According to the Wall Street Journal, Johnson & Johnson (NYSE: JNJ) is appealing the FDA's decision to reject Johnson & Johnson's medical device, Sedasys.

I wouldn't hold my breath hoping for a reversal.

There's no outside agency to appeal to. Companies that don't like the agency's decisions on medical devices or drug have to appeal back to the FDA. In Johnson & Johnson's case, the company is going all the way up to the commissioner, Margaret Hamburg.

The FDA's issue with Sedasys revolves around its safety, which makes it very unlikely that Hamburg would overturn the decision. The device is used to mildly sedate patients using the drug propofol, which is typically administered by an anesthesiologist. The FDA wants Johnson & Johnson to compare the use of Sedasys by doctors that are performing routine medical tests like colonoscopies to anesthesiologists administering propofol.

Sure, Hamburg could say her underlings were wrong, but wouldn't that just imply she was running an agency with unqualified reviewers? There's no incentive to overturn the decision and a lot of reason not to.

The same goes for MELA Sciences (Nasdaq: MELA), which is awaiting a second decision from the agency on its melanoma detection device, MelaFind. The company asked the agency to take a second look, including polling a panel of outside experts, but I doubt it'll change the agency's mind.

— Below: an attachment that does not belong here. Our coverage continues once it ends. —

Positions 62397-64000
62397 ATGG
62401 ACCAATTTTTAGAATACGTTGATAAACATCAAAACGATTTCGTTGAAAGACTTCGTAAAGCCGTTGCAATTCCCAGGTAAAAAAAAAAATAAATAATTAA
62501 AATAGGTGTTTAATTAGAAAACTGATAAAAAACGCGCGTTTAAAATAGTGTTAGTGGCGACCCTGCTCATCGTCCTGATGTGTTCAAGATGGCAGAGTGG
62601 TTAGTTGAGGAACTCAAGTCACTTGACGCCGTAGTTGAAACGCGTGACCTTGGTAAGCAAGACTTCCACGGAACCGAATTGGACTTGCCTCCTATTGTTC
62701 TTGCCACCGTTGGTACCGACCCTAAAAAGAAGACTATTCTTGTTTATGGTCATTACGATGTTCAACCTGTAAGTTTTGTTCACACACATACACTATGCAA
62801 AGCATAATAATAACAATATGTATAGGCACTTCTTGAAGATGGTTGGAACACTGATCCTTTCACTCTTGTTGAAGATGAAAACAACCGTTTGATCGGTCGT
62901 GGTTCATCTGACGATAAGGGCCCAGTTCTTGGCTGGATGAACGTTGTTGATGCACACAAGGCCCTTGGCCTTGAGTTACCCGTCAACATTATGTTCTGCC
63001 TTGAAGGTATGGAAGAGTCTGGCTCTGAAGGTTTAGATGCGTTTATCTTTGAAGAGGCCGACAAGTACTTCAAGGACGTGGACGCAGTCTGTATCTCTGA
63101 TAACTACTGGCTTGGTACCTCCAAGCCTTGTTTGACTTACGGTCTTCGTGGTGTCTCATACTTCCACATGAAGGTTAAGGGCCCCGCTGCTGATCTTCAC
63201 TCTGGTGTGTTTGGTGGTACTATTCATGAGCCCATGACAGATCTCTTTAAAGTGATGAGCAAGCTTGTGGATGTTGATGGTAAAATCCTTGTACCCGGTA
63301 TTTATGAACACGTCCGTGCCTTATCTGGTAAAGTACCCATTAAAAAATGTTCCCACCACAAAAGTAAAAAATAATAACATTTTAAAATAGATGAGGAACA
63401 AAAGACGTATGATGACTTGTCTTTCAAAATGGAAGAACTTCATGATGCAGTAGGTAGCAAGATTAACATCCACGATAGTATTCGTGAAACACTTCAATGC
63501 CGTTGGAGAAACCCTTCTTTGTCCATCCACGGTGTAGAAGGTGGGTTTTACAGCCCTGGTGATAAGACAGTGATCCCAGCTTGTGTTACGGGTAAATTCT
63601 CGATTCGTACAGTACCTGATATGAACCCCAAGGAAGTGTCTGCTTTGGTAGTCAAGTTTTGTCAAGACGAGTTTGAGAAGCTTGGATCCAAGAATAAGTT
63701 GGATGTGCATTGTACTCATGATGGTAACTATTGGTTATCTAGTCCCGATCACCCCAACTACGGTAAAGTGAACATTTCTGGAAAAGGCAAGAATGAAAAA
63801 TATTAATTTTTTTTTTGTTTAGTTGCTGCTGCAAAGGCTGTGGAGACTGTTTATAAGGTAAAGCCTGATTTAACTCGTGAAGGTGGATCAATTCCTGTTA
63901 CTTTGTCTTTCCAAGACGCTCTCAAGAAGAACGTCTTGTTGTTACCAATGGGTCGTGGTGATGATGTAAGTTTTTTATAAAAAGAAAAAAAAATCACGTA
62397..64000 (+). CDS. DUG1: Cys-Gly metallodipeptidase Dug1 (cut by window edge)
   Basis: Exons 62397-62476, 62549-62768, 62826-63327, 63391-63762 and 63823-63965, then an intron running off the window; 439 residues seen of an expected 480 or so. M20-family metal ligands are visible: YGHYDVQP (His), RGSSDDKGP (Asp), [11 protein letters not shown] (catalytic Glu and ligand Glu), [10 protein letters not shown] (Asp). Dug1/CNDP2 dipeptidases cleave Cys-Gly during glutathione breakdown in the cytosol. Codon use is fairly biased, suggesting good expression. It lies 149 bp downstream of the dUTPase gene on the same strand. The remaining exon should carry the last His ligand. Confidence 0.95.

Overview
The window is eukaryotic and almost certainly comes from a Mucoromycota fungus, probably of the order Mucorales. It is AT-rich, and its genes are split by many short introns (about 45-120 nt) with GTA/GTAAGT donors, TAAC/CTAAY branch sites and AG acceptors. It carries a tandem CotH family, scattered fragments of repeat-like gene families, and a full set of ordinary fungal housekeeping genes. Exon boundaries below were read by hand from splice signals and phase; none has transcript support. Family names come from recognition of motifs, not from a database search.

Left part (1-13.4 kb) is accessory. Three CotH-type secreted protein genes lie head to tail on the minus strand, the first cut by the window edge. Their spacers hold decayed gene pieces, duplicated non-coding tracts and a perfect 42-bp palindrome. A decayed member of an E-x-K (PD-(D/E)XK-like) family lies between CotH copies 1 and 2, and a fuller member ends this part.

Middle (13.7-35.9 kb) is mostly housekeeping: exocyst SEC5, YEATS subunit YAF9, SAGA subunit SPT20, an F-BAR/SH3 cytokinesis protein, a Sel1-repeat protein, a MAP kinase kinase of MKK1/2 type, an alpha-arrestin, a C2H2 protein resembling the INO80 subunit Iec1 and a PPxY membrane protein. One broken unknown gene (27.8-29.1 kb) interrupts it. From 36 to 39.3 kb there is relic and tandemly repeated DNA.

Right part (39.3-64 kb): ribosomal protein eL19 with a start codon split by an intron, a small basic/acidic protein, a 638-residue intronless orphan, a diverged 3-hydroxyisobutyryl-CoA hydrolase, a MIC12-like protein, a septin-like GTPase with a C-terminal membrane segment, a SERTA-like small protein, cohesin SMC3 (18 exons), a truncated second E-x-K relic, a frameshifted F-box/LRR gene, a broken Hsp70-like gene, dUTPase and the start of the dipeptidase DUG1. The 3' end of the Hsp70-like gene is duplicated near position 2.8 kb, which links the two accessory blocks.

Drug companies have the same appeals process -- Cell Therapeutics (Nasdaq: CTIC) is going through it right now -- but it's likely to have the same eventual outcome. In fact, I know of just one case, Gilead Sciences' (Nasdaq: GILD) Cayston, where the FDA actually reversed its decision.

Johnson & Johnson claims that the FDA changed the rules midstream -- welcome to the club -- but I doubt that's going to sway Hamburg. Opinions change, new reviewers pick up on something that others missed, a famous singer dies while on propofol. Whatever the reason for the rejection, the FDA has the final say.

Still, the appeal might not be completely in vain. It may be like a baseball manager yelling at the umpire; he's not trying to get this call overturned so much as hoping to get the next one to go his team's way.

Keep up on Johnson & Johnson as it tries to get Sedasys approved and deal with ongoing recalls. Click here to add it to My Watchlist, which will help you keep track of all our Foolish analysis on Johnson & Johnson.

Johnson & Johnson is a Motley Fool Inside Value recommendation. Gilead Sciences is a Motley Fool Stock Advisor pick. Johnson & Johnson is a Motley Fool Income Investor recommendation. Motley Fool Options has recommended a diagonal call position on Johnson & Johnson. Try any of our Foolish newsletter services free for 30 days. We Fools may not all hold the same opinions, but we all believe that considering a diverse range of insights makes us better investors.

Fool contributor Brian Orelli, Ph.D., doesn't own shares of any company mentioned in this article. Both the Fool and Motley Fool Alpha owns shares of Johnson & Johnson. The Fool has a disclosure policy.